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Theorem (Single factor theorem) Let $R$ be a commutative ring, and let $P\in R[X]$, where $R[X]$ is the polynomial ring over the indeterminate $X$. Suppose $P(\alpha)=0$. Then $X-\alpha$ divides $P(X)$.

If $R$ is a field, then I know the following proof:

Proof (for a field): Using polynomial long division, we can write:

$$ P(X)=Q(X)(X-\alpha)+r $$

where $r\in R$ is a constant, since it has to have strictly lower degree than $X-\alpha$. But then, putting $X=\alpha$, we get $0=0+r$, so $r=0$, and we win. $\Box$

The proof above doesn't work over an arbitrary ring, because we cannot always do polynomial long division over an arbitrary ring. However, I have read in a number of places (including on this site) that the theorem is true when $R$ is an arbitrary commutative ring. I haven't been able to find anything other than the proof for fields outlined above, either online or in Chrystal's Algebra. One idea I had was to try and use Gauss's lemma, but I'd like to know if there is a 'standard' proof of this fact.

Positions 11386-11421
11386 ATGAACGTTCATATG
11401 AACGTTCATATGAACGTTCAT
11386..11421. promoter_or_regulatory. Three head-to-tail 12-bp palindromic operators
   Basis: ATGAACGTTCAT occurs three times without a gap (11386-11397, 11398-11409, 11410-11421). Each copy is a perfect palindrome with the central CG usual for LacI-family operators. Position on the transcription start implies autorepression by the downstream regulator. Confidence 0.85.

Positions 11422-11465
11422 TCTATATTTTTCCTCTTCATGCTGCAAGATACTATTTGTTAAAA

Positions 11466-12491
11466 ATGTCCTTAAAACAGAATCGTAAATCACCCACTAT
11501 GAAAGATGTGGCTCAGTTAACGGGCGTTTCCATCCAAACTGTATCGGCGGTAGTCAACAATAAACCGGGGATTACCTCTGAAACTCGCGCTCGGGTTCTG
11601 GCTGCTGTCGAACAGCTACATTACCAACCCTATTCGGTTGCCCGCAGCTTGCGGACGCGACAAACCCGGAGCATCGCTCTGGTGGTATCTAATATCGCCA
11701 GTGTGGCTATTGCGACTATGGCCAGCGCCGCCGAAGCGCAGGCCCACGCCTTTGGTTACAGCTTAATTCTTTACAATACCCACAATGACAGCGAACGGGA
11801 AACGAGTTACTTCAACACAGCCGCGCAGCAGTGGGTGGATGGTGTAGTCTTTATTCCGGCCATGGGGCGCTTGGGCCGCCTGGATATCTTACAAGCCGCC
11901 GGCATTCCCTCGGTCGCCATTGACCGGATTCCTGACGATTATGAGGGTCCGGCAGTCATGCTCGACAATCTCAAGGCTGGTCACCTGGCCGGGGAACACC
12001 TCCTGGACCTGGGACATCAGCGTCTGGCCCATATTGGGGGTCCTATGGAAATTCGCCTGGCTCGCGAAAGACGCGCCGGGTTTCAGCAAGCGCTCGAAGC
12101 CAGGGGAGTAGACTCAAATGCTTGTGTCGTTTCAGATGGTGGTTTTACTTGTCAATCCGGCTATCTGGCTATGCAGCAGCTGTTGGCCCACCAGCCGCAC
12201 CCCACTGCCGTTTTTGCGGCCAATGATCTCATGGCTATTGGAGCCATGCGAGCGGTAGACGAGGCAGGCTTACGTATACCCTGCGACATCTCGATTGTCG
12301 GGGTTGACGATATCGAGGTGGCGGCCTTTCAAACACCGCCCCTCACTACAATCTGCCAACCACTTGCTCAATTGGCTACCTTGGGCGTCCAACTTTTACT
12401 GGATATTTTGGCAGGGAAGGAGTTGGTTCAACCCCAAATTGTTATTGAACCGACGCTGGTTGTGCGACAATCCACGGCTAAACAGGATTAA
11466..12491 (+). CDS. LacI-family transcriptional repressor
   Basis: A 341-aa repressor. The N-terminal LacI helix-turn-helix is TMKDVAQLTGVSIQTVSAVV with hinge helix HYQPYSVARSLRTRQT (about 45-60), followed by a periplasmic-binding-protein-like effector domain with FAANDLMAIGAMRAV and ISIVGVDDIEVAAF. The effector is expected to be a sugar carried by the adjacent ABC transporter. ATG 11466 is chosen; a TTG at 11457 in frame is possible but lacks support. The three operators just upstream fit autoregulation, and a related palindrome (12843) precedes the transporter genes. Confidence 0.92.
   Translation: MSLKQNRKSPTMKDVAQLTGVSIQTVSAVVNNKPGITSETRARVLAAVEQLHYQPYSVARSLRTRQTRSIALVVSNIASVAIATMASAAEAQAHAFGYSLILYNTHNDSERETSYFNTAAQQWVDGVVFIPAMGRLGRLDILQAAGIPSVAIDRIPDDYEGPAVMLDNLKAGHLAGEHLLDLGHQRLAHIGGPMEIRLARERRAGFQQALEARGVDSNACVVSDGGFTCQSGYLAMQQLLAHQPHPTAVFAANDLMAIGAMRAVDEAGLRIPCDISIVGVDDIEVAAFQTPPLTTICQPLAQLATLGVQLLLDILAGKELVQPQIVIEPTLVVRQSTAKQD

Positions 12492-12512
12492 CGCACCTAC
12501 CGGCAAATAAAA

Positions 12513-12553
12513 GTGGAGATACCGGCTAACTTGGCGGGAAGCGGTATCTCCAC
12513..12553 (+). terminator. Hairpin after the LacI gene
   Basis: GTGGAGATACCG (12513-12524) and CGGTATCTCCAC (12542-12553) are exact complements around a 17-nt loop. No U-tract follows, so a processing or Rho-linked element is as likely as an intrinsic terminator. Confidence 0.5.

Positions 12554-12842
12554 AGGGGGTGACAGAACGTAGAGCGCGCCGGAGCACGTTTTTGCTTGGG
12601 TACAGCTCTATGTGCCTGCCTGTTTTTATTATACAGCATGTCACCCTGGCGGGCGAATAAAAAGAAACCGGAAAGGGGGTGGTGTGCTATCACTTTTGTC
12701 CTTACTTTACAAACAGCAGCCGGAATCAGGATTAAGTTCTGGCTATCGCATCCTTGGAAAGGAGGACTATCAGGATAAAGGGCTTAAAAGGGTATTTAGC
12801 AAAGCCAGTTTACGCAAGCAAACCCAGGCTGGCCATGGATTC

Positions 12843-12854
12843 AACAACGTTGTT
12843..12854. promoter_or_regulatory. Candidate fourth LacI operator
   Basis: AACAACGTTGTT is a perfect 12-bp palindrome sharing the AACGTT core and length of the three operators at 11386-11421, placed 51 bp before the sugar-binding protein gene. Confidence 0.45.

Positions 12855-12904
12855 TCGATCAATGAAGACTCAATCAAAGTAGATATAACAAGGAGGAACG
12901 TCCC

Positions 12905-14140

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Let $p(x) = c_n x^n + \cdots + c_1 x + c_0$. Then: $$ p(x) = p(x) - p(a) = c_n (x^n - a^n) + \cdots + c_1 (x - a) $$ But over any ring $x - a \mid x^k - a^k$.

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    $\begingroup$ Lovely - thanks. $\endgroup$ – John Gowers Feb 5 '14 at 17:18
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You can do polynomial long division over any commutative ring, as long as the leading coefficient of the divisor is a unit. Think about the process - at each step, you only need to divide the leading coefficient of the divisor into the leading coefficient of the polynomial you have left (after multiplying and subtracting from the previous step).

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